Understanding the Cult of Infinite Scrolling
Social Networking Strategy

Understanding the Cult of Infinite Scrolling

By Mainak Biswas November 20, 2013 - 1,339 views

Infinite scrolling is attractive to some and burdensome to others. It has stayed long in people’s minds. In fact, it has reached a cult-like status among web designers. Twitter, newsfeeds of social networks, certain websites that are image-based, and a host of other websites employ infinite-scrolling. However, one needs to stop and ask ourselves: is infinite scrolling really the way to go forward?

The prevalence of infinite scrolling in social media

The birth of social media saw an over-dependency on infinite scrolling in a bid to handle the ever-burgeoning user-generated content. Social media would never have been the same if it was not for the gift of infinite scrolling from web designers to the then internet-savvy people. Web designers use a lot of cues from these yesteryears even now.

A lot of pages from the social media circles have now loosened the load on themselves because of over-dependency on infinite scrolling and are exploring other alternatives to handle the overload of information on their sites- infinite scrolling looks like its outdated. You should comprehend the large volume of information generated here to get a feel of the predicament of the people in social media. This exploration of alternatives may take long but it is a welcome step.

How have popular websites limited the use of infinite scrolling?

Here are a few steps these social media giants have taken to get a grip on their sites and do away with infinite scrolling. Let us look into that.

1. Facebook

Facebook caters to people in the millions- 450 million and counting, to be exact. An average user glued to Facebook, which is often the case, can generate a huge volume of information from his likes, statuses, photos or videos. And this avalanche of information can put to shame the widely catalogued information in many of the world’s libraries.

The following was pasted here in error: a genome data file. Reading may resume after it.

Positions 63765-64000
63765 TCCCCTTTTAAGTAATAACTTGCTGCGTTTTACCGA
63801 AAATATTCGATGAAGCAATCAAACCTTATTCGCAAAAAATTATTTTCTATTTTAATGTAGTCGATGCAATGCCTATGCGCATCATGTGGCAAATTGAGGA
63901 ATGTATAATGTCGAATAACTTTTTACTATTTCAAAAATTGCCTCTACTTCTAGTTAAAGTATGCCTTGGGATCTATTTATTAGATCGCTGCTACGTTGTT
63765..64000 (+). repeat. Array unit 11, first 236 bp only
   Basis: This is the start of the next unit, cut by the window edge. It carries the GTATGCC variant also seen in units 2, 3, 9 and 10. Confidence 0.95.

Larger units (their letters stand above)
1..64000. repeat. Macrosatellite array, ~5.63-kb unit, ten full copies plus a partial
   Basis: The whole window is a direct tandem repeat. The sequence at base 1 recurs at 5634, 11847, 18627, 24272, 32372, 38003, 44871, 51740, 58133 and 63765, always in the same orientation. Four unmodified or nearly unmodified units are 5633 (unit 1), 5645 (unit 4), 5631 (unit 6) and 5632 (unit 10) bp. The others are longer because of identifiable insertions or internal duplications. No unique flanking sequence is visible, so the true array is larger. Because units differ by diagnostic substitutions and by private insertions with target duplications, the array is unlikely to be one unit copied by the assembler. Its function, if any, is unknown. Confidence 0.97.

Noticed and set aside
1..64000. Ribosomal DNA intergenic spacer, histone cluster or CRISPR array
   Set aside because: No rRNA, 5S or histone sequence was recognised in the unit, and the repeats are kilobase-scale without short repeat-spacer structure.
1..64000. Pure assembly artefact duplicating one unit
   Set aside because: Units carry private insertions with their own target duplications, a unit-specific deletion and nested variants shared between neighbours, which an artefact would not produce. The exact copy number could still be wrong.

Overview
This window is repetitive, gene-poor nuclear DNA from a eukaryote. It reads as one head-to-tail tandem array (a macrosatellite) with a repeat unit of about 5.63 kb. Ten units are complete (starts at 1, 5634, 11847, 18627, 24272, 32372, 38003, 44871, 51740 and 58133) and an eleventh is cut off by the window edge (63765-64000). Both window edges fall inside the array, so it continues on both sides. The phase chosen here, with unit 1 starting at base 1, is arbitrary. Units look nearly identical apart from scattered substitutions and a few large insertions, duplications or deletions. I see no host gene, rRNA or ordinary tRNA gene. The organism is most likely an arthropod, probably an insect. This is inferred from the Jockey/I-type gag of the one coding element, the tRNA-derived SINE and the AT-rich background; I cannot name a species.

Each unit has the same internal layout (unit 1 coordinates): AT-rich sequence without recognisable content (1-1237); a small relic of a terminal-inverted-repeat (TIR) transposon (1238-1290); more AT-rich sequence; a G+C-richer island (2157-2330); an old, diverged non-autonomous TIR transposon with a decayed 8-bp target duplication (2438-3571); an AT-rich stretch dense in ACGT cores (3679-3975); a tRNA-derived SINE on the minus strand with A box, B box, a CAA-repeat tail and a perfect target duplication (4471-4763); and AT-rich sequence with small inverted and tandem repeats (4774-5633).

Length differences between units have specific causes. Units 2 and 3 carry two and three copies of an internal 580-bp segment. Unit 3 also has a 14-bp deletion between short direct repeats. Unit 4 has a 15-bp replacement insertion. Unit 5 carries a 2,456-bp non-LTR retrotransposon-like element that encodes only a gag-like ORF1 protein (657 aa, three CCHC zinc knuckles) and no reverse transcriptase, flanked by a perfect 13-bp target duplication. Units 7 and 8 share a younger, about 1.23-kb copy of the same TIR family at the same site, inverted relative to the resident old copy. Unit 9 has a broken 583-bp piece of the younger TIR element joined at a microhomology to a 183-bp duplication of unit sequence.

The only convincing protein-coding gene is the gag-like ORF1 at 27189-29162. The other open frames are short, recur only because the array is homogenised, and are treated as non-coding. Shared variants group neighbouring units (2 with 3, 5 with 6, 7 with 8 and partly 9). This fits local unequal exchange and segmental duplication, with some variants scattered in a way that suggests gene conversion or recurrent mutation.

To curb this over-dependency on infinite scrolling and explore other options, Facebook has adopted a whole new breed of strategies. One of them is the categorization of the news feed wherein the posts of its many users are grouped into top stories, most recent stories and the like.

Top stories direct the users to the gossip about the friends whom the user has been in constant touch with and thus considers their company worthwhile. It should be noted that many users on Facebook do not meet the whole of their friends in their list personally and are total strangers to them. This categorization can solve a lot of problems infinite scrolling resolves and can be a good alternative.

Most recent stories are carefully picked by Facebook through an algorithm that decides what the users are best interested in and the posts that are very fresh. This is better than the stale news which some users detest.

Facebook also reserves some other good features such as the option to view older stories. These stories are the ones that the users have very likely missed and can be important to them. These are the ones such as important events like a wedding, a birthday or anything else. These photos and albums make sure that nothing is missed or else the user could land in a soup concerning his friends.

Another important feature that Facebook has come up with is giving its users the liberty to subscribe to their most important friends’ news feeds. A click of the button ensures that everything that their friend posts does not miss their attention. This optimization to the infinite scrolling system can allay fears of the users being in the dark regarding their friends’ antics.

Facebook has greatly improved with the recent hacking fiasco that it had fallen victim to. Needless to say, Facebook can come up with a great substitute to infinite scrolling in a few years. This innovation by Facebook can make many heads turn.

2. Twitter

To lessen the load on its website, Twitter limits the characters in its tweets to 160 and once the tweets are full to the brim it is never shy to admit that its network is busy and congested. It notifies the user that the tweets are full to its capacity and the social network is up and running after a few minutes.